Boris Johnson is facing calls from senior Tories to shake up his Downing Street team after a rambling speech at the CBI annual conference intensified concerns over policy missteps and deteriorating relations with MPs.
The UK prime minister’s disjointed address to business leaders on Monday stoked fears among Conservative MPs that he is struggling to cope with his workload and may require a stronger support network in Number 10.
Johnson lost his place for about 30 seconds during his speech in South Shields, referenced the children’s cartoon character Peppa Pig and imitated a petrol car. The Labour party described the speech as “shambolic”.
A long-term supporter of Johnson pinned the blame for recent problems on the prime minister’s advisers. “Bojo has lost his mojo,” said the Tory MP. “There’s a mixture of anger and despair but the real frustration is with the [Number 10] operation, it’s amateurish.”
Another close ally of Johnson said fears over his standing in the Conservative party were growing.
“I’m starting to get concerned,” added the Tory MP. “Supporters who were hitherto reliable are getting jittery.”
The MP said two forthcoming by-elections in Old Bexley and Sidcup and North Shropshire “better be OK”.
Johnson also suffered a significant Tory rebellion on Monday evening on a crucial vote on his social care reform plans. The government narrowly won the vote by 272 votes to 246, after a number of Tory MPs abstained.
Conservatives pointed to recent missteps by the government, including a U-turn over reform of parliamentary standards, the chaotic announcement of a railway investment package and rising numbers of migrants crossing the English Channel in small boats.
One MP said: “The PM isn’t surrounded by people — be that cabinet ministers or advisers — able to challenge him effectively and point out when he is heading in the wrong direction.”
Downing Street declined to comment, but ministers and officials who work closely with Johnson said he was suffering from a bad cold.
Another Tory said: “I think he’s had a cold bordering on flu for some time. I don’t think he read the [CBI] speech and was ad-libbing. He should be at home with a Lemsip and hot water bottle.”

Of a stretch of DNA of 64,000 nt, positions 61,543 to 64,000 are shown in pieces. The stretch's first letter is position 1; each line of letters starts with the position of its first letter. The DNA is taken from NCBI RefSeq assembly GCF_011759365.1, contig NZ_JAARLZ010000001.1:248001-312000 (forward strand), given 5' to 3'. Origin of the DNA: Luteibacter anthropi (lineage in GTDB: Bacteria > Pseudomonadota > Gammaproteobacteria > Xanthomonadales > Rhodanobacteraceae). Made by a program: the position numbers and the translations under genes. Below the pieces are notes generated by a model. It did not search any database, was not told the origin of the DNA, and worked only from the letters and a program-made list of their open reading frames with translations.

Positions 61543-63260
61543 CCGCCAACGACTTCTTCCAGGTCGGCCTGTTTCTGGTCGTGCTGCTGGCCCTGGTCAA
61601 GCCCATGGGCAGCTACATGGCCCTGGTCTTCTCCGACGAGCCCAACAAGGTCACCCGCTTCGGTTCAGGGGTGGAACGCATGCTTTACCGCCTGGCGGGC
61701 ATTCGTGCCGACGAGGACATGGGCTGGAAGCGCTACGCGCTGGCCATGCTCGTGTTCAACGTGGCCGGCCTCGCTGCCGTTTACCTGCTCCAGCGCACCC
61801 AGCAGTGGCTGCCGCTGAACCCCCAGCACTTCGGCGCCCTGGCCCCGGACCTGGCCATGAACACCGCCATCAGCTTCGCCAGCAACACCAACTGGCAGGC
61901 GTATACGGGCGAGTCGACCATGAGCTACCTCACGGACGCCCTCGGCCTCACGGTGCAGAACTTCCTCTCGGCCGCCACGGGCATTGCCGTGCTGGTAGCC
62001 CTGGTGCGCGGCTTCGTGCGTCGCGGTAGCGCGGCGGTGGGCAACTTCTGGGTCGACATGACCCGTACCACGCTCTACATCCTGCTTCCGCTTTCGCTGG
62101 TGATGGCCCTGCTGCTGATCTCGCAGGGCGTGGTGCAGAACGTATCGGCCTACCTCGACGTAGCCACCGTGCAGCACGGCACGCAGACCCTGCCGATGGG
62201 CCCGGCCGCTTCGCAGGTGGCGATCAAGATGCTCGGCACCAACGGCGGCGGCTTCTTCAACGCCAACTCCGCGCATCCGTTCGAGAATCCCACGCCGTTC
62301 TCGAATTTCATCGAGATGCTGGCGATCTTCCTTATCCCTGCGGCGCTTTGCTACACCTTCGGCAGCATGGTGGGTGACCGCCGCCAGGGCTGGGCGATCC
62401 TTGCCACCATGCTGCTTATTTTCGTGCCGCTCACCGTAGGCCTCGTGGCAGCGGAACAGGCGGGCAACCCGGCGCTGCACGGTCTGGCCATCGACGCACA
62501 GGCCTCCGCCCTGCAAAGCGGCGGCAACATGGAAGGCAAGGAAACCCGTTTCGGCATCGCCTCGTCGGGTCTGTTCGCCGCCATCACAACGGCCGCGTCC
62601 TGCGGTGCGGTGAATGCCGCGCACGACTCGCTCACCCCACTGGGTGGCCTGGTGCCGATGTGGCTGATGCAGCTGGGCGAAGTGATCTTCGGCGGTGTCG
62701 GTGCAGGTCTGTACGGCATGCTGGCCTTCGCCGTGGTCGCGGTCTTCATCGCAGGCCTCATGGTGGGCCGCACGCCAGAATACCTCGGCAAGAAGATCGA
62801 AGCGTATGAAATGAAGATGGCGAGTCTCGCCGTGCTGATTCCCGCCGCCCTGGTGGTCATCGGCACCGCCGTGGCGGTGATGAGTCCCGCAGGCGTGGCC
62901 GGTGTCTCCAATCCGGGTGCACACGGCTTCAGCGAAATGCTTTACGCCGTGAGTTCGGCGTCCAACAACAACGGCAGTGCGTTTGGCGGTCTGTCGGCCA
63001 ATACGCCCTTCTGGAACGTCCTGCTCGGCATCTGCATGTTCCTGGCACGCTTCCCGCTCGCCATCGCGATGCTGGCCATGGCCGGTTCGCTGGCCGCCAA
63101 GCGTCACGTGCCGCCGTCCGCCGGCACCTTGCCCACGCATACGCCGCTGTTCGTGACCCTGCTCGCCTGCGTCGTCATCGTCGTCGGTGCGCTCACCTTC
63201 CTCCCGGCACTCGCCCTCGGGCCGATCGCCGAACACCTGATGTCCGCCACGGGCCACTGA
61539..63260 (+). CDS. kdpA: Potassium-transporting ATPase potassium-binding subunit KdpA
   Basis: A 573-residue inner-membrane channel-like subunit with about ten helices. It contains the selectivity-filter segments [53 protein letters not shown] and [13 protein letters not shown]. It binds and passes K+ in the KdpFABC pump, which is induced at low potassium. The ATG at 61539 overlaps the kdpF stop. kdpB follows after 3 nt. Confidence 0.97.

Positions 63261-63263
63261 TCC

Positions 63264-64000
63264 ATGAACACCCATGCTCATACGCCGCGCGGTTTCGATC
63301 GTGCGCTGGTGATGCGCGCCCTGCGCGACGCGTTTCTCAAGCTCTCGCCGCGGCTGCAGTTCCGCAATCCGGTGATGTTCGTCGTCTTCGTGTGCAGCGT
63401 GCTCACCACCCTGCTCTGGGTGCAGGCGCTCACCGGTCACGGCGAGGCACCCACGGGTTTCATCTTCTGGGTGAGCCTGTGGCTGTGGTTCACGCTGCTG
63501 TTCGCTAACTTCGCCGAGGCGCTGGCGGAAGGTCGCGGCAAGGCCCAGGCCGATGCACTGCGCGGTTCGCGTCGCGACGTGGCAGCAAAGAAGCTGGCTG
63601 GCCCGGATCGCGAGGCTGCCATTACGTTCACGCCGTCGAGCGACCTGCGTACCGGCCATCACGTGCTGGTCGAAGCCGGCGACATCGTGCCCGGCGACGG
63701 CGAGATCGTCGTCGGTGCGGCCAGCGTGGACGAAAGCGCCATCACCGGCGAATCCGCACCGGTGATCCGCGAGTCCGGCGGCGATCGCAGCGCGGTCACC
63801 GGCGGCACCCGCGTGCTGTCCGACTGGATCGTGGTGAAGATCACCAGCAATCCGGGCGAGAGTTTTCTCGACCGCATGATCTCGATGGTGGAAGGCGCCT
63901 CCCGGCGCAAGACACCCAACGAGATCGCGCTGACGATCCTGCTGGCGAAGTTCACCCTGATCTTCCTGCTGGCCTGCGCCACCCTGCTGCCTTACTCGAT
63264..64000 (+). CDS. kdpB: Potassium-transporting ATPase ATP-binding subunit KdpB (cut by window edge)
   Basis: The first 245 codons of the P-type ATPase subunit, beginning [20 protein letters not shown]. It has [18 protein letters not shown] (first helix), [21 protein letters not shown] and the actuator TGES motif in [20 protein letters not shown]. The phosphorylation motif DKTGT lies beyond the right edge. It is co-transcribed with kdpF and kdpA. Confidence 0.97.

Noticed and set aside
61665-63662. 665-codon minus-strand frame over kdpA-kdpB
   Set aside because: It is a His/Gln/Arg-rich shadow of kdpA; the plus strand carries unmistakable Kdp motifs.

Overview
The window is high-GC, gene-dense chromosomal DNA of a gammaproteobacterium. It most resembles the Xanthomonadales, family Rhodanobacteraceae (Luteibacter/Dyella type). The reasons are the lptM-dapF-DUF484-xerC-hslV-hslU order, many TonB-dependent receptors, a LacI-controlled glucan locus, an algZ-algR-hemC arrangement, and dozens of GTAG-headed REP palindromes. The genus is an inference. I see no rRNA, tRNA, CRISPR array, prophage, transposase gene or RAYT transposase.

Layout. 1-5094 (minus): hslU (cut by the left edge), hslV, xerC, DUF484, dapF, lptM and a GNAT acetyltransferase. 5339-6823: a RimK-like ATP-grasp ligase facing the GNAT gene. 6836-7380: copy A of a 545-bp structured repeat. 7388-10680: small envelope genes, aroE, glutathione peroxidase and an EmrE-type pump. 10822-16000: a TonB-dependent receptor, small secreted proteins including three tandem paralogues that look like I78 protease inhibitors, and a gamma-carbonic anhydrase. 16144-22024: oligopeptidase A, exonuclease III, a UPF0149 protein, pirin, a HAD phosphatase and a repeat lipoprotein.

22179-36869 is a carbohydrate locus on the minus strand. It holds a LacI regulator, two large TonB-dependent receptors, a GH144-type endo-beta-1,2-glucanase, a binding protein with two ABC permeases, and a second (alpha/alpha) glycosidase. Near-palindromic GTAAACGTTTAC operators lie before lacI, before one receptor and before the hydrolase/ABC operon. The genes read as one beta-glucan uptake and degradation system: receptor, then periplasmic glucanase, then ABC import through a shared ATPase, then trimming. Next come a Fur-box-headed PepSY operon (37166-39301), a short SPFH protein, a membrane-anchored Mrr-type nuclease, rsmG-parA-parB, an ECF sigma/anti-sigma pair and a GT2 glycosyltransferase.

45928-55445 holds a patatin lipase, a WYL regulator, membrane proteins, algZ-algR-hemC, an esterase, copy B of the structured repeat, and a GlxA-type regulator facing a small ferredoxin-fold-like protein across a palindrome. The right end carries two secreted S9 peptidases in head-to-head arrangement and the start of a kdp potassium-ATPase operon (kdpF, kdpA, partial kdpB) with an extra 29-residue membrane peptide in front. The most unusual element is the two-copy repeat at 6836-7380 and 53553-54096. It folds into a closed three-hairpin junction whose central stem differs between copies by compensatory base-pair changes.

Asked by an ITV News reporter whether everything was OK after his CBI speech, Johnson said: “People got the vast majority of the points I wanted to make and I thought it went over well.”
The BBC reported a senior Downing Street insider as saying “there is a lot of concern inside the building about the PM”, adding: “It’s just not working. Cabinet needs to wake up and demand serious changes otherwise it’ll keep getting worse. If they don’t insist, he just won’t do anything about it.”
One Tory MP representing a constituency in northern England seized from Labour at the 2019 general election said Johnson was “not cutting it as a PM”.
He added: “Unfortunately, we have got into a bad habit of promising the earth and then when we do deliver and spend money people are disappointed because it’s not exactly what they were told.”
Conservative party donors expressed concern that “too much is being packed” into the prime minister’s diary.
One noted he was appearing on Monday evening at the Tory winter party at the V&A, as well as doing a speech in the City of London and attending a crucial House of Commons vote on the government’s social care reform plan for England.
Another donor said: “If I was Boris, I wouldn’t be happy having to turn on full Boris wattage for two speeches — particularly when he’s clearly tired, as anyone would be with his schedule.”
Few Tories expect any imminent party leadership challenge to Johnson, with one saying there was no obvious successor in the cabinet or anyone with a similar record of winning elections.
Yet there is a widespread view among Conservatives that something must change to improve the government’s fortunes.
“If [Johnson] continues to be all over the place and keep U-turning people will snap,” said one minister. “He’s not infallible and if he thinks he is he will be in for a shock.”
Another Tory MP said: “I wouldn’t be surprised if he steps down . . . Other people say ‘it’ll take wild horses to drag him out, like Thatcher or Blair’, but I really don’t think he has their staying power.”
Additional reporting by Jim Pickard in London